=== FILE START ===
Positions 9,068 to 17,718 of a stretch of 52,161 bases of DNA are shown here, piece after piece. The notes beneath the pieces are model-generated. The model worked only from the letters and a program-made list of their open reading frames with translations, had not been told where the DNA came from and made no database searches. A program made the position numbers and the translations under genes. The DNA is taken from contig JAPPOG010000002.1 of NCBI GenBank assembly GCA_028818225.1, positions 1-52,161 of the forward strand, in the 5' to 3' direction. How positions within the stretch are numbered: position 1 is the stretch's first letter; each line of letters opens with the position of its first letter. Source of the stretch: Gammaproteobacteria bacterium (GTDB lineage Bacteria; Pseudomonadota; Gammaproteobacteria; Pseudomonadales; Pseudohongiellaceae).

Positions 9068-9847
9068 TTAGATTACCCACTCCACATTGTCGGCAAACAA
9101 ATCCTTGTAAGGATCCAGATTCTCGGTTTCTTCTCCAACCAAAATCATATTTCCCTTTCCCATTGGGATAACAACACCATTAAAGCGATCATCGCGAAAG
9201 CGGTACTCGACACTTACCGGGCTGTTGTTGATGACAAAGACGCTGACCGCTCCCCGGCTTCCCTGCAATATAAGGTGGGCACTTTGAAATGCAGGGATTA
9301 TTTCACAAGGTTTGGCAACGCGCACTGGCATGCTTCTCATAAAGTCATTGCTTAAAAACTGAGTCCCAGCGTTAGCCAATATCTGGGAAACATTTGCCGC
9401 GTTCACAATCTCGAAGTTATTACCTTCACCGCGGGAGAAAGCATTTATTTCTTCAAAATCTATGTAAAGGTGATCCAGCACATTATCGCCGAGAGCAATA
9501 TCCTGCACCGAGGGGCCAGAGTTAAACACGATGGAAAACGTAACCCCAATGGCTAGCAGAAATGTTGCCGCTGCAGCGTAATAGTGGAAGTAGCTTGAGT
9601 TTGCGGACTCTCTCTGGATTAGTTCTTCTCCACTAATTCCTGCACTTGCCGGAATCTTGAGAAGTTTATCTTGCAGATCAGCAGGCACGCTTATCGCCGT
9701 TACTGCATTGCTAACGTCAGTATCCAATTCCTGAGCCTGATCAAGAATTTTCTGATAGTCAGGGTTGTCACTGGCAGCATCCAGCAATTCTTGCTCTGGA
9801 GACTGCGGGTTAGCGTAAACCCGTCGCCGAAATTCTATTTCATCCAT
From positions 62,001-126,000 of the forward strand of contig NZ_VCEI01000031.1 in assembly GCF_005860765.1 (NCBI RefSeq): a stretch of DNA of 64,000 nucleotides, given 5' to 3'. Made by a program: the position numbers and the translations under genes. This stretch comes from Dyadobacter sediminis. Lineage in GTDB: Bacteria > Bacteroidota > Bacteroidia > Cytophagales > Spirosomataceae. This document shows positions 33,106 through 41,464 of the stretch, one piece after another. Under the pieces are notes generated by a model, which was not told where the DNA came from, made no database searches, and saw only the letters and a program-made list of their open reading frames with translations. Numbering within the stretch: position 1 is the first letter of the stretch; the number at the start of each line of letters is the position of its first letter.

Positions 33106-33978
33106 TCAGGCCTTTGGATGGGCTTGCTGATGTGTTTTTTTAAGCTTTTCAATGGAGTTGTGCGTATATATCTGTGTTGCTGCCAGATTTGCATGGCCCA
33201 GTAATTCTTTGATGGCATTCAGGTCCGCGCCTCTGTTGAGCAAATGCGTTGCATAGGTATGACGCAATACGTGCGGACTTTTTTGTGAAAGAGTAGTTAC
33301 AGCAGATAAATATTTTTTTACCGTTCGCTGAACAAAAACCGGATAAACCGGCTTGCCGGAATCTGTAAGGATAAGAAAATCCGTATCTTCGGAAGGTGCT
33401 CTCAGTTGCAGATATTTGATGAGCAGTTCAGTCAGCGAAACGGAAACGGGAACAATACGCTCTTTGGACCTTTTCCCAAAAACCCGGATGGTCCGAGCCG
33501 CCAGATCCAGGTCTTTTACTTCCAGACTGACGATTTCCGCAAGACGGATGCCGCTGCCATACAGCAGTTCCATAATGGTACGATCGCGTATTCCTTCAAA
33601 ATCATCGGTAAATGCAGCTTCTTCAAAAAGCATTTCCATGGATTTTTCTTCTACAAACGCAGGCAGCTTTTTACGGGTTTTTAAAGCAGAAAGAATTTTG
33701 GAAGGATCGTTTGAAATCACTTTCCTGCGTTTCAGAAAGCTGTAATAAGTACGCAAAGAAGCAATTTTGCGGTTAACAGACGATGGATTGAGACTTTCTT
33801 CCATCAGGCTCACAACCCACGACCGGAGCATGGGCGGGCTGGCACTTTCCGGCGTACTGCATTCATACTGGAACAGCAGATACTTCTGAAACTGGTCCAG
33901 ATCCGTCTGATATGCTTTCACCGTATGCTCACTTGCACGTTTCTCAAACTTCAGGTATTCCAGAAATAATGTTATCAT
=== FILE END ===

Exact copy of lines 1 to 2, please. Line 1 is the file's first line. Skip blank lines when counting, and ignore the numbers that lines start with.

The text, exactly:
Positions 9,068 to 17,718 of a stretch of 52,161 bases of DNA are shown here, piece after piece. The notes beneath the pieces are model-generated. The model worked only from the letters and a program-made list of their open reading frames with translations, had not been told where the DNA came from and made no database searches. A program made the position numbers and the translations under genes. The DNA is taken from contig JAPPOG010000002.1 of NCBI GenBank assembly GCA_028818225.1, positions 1-52,161 of the forward strand, in the 5' to 3' direction. How positions within the stretch are numbered: position 1 is the stretch's first letter; each line of letters opens with the position of its first letter. Source of the stretch: Gammaproteobacteria bacterium (GTDB lineage Bacteria; Pseudomonadota; Gammaproteobacteria; Pseudomonadales; Pseudohongiellaceae).

Positions 9068-9847